It’s now been about two and a half weeks since I returned to the States. Peace Corps, from the beginning, makes a big show of warning returning volunteers about the dangers of ‘reverse culture shock,’ but I’m not really surprised to find that those warnings seemed overblown. Either reverse culture shock has passed me by, or I’m in for a delayed freak-out in the coming weeks.
That doesn’t mean I haven’t had some social anxiety now that I’m home. I still find myself mapping out sentences in my head — sometimes in Romanian — before I’m forced to interact with Washington’s countless waitresses, cashiers, and bartenders, only to have it all come out stilted: “I pay money to you now?” Even before I went to Moldova, I made mental conversation scripts in English as a prelude to any kind of unfamiliar social interaction — especially before making a phone call when I thought there was a possibility I would be forced to leave a message — but in Moldova I couldn’t function without it. (In fact, I knew I had ‘made it’ linguistically when I could make an off-the-cuff phone call in Romanian; talking on the phone in a foreign language is harder than it might seem.) I’m really hoping it (the scripting) wears off soon — it’s not a tic that comes off as endearing.
Coming home has also taken me down a peg or two socially. In Moldova I could count on the fact that most locals I met under the age of fifty were going to like me simply because I was a funny foreigner who smiled at them and who made an effort in their own language; now, I actually have to be likable. My time in Moldova was also the only time in my life when I could effortlessly strike up a conversation with the prettiest girl in the room; as a decent-looking American who has all his teeth and doesn’t smoke, pass out drunk in the street, or hit women, I was well-aware of the fact that I was one of the most eligible bachelors within a ten mile radius. Now, I’m just an unemployed twenty-something who sleeps on his friend’s sectional and has three suitcases of possessions, no car, and ratty clothes. My desirability, street cred, and general local importance have plummeted to ranking just above that of a member of the glee club. I never felt comfortable in the spotlight, but didn’t expect to miss it.
The Peace Corps cliche says that the physical hardships are the easy part of serving, and modern American conveniences have been easy to get used to having again, but my appreciation for them has not worn off. Hot water (and potable water, more importantly) makes me feel spoiled, as does access to a washer and dryer. The toilet paper is soft, the fridge cold; milk lasts days, not mere hours. But the things I missed the most were more subtle: long morning runs without stares or mud, college football with friends and a glass of bourbon. The hardest part of being a volunteer was always having no choice in how to allocate my finite supply of willpower and patience — this is the best way I can think of to articulate that struggle, but it doesn’t come close to capturing the soul-crushing frustration a volunteer feels on some days. Turning the other cheek at a rude comment, remaining mindful of the volunteer’s role as local American ambassador, and capitulating to the attitudes and superstitions of villagers, to list a few of the job’s requirements, wear down the spirit and leave very little mental energy for anything else. The absence of that albatross is what I now revel in the most, and perhaps that’s why I’ve yet to use a microwave, eat fast food, or drink a Dr. Pepper — those conveniences seem even more trivial than they did while I was in Moldova.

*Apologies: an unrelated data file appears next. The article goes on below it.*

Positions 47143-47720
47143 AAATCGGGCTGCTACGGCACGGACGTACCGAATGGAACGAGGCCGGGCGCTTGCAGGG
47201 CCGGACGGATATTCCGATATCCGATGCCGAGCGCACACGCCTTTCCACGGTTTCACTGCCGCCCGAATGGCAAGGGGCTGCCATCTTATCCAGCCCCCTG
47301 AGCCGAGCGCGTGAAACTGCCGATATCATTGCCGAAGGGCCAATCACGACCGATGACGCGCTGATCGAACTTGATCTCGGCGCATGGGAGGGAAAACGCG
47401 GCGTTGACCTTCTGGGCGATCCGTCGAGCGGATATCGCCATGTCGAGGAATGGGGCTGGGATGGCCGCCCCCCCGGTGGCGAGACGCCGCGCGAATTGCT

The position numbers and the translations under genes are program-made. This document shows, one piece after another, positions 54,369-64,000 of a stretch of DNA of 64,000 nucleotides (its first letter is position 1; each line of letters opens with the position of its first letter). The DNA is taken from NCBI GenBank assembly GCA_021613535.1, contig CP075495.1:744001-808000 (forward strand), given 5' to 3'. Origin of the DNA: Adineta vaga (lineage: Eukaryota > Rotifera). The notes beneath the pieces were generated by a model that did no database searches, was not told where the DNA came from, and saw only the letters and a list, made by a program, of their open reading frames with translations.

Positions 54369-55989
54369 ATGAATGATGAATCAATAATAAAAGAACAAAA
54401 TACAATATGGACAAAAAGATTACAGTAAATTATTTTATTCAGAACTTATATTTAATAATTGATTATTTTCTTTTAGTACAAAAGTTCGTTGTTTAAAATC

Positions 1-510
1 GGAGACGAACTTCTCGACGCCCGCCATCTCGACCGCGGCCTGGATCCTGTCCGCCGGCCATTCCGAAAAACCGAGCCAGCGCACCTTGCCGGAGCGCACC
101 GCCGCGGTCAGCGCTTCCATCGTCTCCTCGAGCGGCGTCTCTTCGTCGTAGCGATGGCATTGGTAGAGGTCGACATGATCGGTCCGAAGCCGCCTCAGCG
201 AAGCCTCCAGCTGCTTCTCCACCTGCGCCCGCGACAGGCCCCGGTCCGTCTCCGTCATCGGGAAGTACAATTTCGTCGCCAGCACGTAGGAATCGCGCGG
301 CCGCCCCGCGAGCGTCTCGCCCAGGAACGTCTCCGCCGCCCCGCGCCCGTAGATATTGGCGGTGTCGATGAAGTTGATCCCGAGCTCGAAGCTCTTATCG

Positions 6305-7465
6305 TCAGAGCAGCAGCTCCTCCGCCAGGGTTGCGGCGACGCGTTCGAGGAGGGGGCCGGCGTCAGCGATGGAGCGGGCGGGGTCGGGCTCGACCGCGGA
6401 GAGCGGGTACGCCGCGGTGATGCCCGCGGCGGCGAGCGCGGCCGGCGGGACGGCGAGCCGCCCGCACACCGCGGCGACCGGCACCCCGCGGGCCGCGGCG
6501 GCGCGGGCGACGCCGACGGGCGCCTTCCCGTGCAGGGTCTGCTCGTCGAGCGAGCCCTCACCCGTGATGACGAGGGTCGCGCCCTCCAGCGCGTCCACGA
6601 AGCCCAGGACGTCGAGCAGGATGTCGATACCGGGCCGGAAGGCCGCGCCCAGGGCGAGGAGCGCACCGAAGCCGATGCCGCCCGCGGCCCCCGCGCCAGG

Leaving the village was hard. I had written a couple of paragraphs about my last few days there, but my computer locked up and I don’t want to rewrite them now — maybe later this week. I want to acknowledge all the nice comments I’ve received in the last few weeks — I think it would be obnoxious to respond to them all — so now that my service has ended I would like to thank you all for reading.
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- gubbiofarabia said: Great post. And I totally know what you mean about feeling effortlessly cool in a foreign land just because you’re part of a limited demographic, and then coming home and being like… “Wait - am I not a big deal anymore?!” It’s weird.
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